Closing La La Means I Love You is A Lover’s Concerto, which Sandy Linzer and Denny Randell cowrote. It’s a mid-tempo track, with an uplifting, joyous sound, perfect to close the album. The interplay between William’s lead vocal and Wilbert and Randy’s harmonies is seamless. They feed off each other, while strings cascade, rasping horns drift in and out, as the rhythm section provide the track’s heartbeat. However, it’s William’s impassioned, joyous vocal and Wilbert and Randy’s harmonies that are key to the track, and make this such an uplifting and blissful track to close the album.
Although La La Means I Love You was only The Delfonics debut album and Thom Bell’s first album as producer, this is a mature, polished and highly accomplished album. Six of the songs were co-written by Thom Bell and William Hart, demonstrating their talents as songwriters. To write such a classic track as La La Means I Love You was quite a remarkable achievement. Not only was it a huge hit, selling over a million copies, but since then, has become a classic Delfonics track and one that represents the nascent and developing Philly Sound. On La La Means I Love You, William Hart’s vocals brought each song to life, delivering his vocal with the requisite emotion. Whether it was joy, sadness or passion, William got that across, while Randy and Wilbert added harmonies that complimented his vocal. Thom Bell played an important part in The Delfonics success story. Even on La La Means I Love You, you can hear his trademark sound developing. Key to this was his use of his trademark lone horn, strings and prominent placement of the drums in the mix. He was key to the development of the Philly Sound, before Gamble and Huff along with Thom, would make it famous worldwide and make it the soundtrack to much of the seventies. Similarly, the genesis of the Baker, Harris, Young rhythm section and M.F.S.B. Bassist Ronnie Baker and guitarist Norman Harris played on La La Means I Love You, and would then be joined by Earl Young, completing the legendary rhythm section and heartbeat of M.F.S.B. Joining Ronnie Baker and Norman Harris in M.F.S.B. would be Vince Montana and Don Renaldo, who both played this album. Obviously, La La Means I Love You was hugely important for The Delfonics. Not only was it their debut album, but La La Means I Love You is perceived as a classic album, influential, innovative and important in the development of the nascent Philly Sound. After this, both The Delfonics would become one of the most popular purveyors of the Philly Sound. The Philly Sound would go on to dominate seventies soul, and over forty years later, we’re celebrating the sound made famous first by Thom Bell, then perfected by Gamble and Huff. It’s smooth, polished and and lush sound is still loved and admired. However, without Thom Bell and The Delfonics, the story might be very different. So, Thom Bell and The Delfonics, we thank you, for the part you played in developing what became known as the Philly Sound. Standout Tracks: I’m Sorry, Break Your Promise, La La Means I Love You and Can You Remember.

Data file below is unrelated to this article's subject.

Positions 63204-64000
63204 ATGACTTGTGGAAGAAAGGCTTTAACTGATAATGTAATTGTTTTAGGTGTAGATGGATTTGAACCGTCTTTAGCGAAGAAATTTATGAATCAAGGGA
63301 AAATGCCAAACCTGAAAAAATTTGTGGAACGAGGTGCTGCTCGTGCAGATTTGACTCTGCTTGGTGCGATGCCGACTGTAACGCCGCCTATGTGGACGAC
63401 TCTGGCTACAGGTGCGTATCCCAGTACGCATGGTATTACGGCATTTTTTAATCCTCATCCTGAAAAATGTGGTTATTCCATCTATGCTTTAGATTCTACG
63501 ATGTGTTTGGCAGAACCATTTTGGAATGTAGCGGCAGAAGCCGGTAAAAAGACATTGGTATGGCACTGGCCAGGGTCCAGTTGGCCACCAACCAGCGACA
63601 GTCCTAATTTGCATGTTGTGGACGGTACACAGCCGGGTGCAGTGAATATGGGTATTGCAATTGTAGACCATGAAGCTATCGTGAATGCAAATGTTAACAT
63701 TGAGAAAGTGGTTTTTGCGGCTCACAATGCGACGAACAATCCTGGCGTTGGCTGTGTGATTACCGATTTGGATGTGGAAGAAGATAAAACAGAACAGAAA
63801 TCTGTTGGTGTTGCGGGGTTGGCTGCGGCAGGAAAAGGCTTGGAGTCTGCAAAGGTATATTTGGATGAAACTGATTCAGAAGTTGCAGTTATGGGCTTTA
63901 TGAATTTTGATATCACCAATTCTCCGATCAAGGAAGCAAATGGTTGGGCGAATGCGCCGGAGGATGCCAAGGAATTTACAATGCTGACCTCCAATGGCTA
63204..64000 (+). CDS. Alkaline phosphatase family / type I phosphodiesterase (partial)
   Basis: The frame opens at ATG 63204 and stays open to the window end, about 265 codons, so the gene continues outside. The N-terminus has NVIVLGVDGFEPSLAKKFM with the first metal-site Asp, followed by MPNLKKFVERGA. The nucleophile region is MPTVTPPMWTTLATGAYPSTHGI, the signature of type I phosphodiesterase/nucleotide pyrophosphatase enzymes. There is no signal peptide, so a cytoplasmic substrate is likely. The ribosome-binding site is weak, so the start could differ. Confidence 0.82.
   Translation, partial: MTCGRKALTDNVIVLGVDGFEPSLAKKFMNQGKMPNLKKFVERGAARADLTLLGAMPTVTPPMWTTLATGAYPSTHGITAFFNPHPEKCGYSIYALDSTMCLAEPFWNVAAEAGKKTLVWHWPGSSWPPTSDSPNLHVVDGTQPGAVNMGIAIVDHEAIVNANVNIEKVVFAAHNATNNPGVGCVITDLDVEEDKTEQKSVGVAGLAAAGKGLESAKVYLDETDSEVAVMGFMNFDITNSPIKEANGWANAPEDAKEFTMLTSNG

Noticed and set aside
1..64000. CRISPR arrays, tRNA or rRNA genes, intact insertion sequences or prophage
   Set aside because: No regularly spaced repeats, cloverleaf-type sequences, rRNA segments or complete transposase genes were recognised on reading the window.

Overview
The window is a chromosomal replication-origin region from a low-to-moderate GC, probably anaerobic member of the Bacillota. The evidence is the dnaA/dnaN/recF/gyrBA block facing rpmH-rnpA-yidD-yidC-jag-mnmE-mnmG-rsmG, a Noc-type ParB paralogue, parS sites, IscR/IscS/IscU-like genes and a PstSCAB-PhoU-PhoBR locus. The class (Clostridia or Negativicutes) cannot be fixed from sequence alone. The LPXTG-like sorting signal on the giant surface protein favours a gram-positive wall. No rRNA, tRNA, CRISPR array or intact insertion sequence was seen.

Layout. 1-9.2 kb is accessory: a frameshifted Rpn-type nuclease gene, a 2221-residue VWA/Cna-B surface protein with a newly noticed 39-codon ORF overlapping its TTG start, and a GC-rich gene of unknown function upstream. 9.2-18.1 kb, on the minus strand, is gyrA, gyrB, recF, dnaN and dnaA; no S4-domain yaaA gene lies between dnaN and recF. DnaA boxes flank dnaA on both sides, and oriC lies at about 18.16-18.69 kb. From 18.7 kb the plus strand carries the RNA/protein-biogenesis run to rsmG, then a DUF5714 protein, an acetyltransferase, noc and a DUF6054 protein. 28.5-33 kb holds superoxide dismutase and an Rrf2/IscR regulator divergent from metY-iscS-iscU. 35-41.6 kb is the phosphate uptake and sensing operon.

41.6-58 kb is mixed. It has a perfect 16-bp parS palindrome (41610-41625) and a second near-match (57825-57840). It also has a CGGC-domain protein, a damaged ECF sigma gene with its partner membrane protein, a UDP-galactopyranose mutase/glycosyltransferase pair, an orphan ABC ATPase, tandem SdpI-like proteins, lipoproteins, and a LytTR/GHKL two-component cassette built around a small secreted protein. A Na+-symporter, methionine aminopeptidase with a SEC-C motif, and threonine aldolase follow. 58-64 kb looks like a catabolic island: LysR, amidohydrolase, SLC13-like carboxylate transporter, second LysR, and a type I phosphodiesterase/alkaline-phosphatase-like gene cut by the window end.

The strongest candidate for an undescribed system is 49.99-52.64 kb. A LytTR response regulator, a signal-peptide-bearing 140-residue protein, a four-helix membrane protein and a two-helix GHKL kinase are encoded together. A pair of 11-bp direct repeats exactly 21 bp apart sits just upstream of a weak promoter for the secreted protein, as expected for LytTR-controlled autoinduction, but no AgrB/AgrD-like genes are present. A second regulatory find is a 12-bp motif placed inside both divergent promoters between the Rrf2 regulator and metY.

THE DELFONICS-LA LA MEANS I LOVE YOU.